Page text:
Children were excluded from Emslie’s study if they had a positive family history of bipolar disorder, and perhaps because of this, very few participants switched into mania with antidepressants.
MORAL: Treat to remission and stay on the antidepressants associated with the remission. This has previously been found to be important for adults as well. (Emslie added that he would advise that a child stay on an antidepressant for at least a year after a remission was achieved, and longer if the child had difficulties in academic performance or relationships at school.)
Children with unipolar major depression who had a few manic symptoms at a subsyndromal level had poorer outcomes in Emslie’s study. The presence of subsyndromal manic symptoms in bipolar depressed adults is a risk factor for increased switching into mania when antidepressants are added to a mood stabilizer.
Comorbid substance abuse is another risk factor for poor outcome in childhood depression.
A symposium at the 2012 meeting of the American Academy of Child and Adolescent Psychiatry (AACAP) examined long-term outcomes of childhood onset disorders, including bipolar disorder, unipolar depression, ADHD, and anxiety disorder.
The Course of Childhood Onset Depression
Gabrielle Carlson presented the work of Karen Wagner on unipolar depression, in which there was a 15.3% incidence of unipolar depression in female adolescents, and 7.7% incidence in males. The overall incidence increased with age; from 8.4% in children aged 13, to 12.6% in children age 15 and 21.4% in children age 17. Average duration of a depressive episode was 17 months. While 85% recovered, 40% of those who recovered experienced a recurrence.
Carlson also presented data from Barbara Geller indicating that among children hospitalized with pre-pubertal onset of depression, 33% eventually were diagnosed with bipolar I disorder. If diagnoses of bipolar II and BP-NOS were included, the rate at which these children who got depressed before puberty eventually developing a bipolar disorder increased to an astonishingly high 49%. Thus, very early onset depression has a 50/50 chance of predicting an eventual bipolar disorder diagnosis.
Predictors of a more difficult course of depressive illness presentation were: earliest onset, more than 3 episodes, longer duration of depressive illness, and a positive family history. Those with early-onset depression had more suicidality, smoking, drug abuse, alcoholism, and an increased incidence of not having children when they became adults.
The Treatment for Adolescents with Depression Study (TADS) performed at the National Institute of Mental Health compared antidepressant response to fluoxetine, cognitive behavioral therapy (CBT), or the combination of fluoxetine plus CBT. Early in the study, the combination was most effective, with response in 39% of the children, compared to 24% for fluoxetine and 19% for CBT alone. However, after 3 years of follow up, all of the groups showed a relatively similar percent response: 60% for the combination; 55% for fluoxetine; and 64% for CBT.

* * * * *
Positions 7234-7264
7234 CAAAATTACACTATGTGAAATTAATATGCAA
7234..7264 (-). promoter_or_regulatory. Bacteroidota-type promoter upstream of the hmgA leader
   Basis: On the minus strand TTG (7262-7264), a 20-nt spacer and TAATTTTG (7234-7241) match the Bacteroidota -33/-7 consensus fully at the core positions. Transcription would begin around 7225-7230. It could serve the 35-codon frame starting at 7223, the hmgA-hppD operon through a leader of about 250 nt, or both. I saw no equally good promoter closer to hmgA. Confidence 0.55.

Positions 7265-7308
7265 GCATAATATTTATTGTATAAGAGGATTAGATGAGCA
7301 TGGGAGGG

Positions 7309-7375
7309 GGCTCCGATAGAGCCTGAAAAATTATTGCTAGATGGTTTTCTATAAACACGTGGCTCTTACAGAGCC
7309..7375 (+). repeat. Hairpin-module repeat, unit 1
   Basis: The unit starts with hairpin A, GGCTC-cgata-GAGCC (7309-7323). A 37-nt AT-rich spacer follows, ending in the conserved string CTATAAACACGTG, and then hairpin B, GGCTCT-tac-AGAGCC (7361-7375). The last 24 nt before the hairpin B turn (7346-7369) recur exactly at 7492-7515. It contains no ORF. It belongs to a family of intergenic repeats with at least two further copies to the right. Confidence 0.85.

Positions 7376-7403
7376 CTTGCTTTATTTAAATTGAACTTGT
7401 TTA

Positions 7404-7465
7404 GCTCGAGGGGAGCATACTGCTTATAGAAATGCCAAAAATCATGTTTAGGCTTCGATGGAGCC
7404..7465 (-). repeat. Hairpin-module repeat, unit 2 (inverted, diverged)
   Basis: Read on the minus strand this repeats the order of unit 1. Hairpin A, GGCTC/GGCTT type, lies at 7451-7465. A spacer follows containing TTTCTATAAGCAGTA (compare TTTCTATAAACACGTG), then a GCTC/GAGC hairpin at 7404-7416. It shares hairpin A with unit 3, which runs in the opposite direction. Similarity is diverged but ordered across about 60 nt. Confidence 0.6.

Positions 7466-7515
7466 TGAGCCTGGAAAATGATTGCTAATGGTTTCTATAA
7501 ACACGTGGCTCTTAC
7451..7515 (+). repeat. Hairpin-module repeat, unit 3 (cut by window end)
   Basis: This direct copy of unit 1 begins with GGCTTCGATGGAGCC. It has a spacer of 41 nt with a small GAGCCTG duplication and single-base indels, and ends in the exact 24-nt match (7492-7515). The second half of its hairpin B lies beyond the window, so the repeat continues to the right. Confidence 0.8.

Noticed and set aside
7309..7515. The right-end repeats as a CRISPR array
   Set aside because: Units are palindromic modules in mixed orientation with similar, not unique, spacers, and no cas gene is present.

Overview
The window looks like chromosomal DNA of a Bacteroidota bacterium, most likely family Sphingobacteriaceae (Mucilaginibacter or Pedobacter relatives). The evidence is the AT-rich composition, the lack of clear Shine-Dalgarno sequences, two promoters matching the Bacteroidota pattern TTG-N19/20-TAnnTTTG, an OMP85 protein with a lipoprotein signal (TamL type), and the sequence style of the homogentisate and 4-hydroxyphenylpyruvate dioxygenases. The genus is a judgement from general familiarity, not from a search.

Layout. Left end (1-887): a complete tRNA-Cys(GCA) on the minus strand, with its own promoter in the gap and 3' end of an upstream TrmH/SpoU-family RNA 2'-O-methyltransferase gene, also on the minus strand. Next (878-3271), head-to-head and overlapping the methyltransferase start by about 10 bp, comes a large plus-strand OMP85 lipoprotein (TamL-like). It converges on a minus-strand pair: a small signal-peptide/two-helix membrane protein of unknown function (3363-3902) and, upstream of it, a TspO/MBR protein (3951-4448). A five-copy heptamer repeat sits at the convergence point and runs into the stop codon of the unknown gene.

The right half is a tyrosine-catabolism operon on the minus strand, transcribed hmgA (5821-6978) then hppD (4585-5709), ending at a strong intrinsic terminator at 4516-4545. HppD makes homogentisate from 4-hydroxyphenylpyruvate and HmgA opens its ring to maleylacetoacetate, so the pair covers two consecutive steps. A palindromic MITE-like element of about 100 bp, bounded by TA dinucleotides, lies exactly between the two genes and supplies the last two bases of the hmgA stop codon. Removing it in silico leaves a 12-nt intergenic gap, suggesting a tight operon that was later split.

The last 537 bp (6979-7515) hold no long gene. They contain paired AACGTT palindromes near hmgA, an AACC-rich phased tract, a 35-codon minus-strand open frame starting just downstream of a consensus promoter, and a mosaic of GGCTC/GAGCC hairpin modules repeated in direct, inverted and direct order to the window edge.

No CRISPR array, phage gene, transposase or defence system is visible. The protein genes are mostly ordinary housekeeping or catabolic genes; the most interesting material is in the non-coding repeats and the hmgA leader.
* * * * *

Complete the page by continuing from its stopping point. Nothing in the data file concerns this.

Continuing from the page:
In 2008, Michael Berk and colleagues showed that N-acetylcysteine (NAC) is effective as an adjunctive treatment for bipolar depression. At the 2012 meeting of the International Congress of Neuropsychopharmacology, Berk reported that NAC (1000 mg twice a day) was also effective in unipolar depression, significantly beating placebo in a randomized double-blind 12-week study.
Editor’s Note: NAC has a broad spectrum of clinical efficacy in bipolar and unipolar depression, negative symptoms of schizophrenia (such as apathy and withdrawal), irritability in autism, trichotillomania (compulsive hair-pulling), gambling addiction, obsessive-compulsive disorder, and many substance-abuse disorders, such as cocaine, heroin, alcohol, and marijuana.
How can one substance do all this? NAC has antioxidant effects, it turns into glutathione (an antioxidant that is the body’s main defense against oxidative stress and free radicals), it has neuroprotective effects (causing neurite sprouting), and it re-regulates glutamate in the reward area of the brain, the nucleus accumbens. Berk believes it is NAC’s antioxidant properties that produce its positive effects in such a range of illnesses, while this editor (Robert M. Post) favors the glutamate mechanism (as discussed in BNN Volume 14, Issue 1 from 2010 and Volume 16, Issue 1 from 2012) as an explanation of NAC’s effects.
Whatever its mechanism turns out to be, NAC is worthy of consideration as an adjunctive treatment. It is readily available from health food stores without a prescription, relatively inexpensive (less than $20 for 100 pills), and relatively well-tolerated. Minor gastrointestinal upsets were the most common reported side effect in the Berk’s clinical trial. However, this editor has had one patient experience a worsening of psychosis.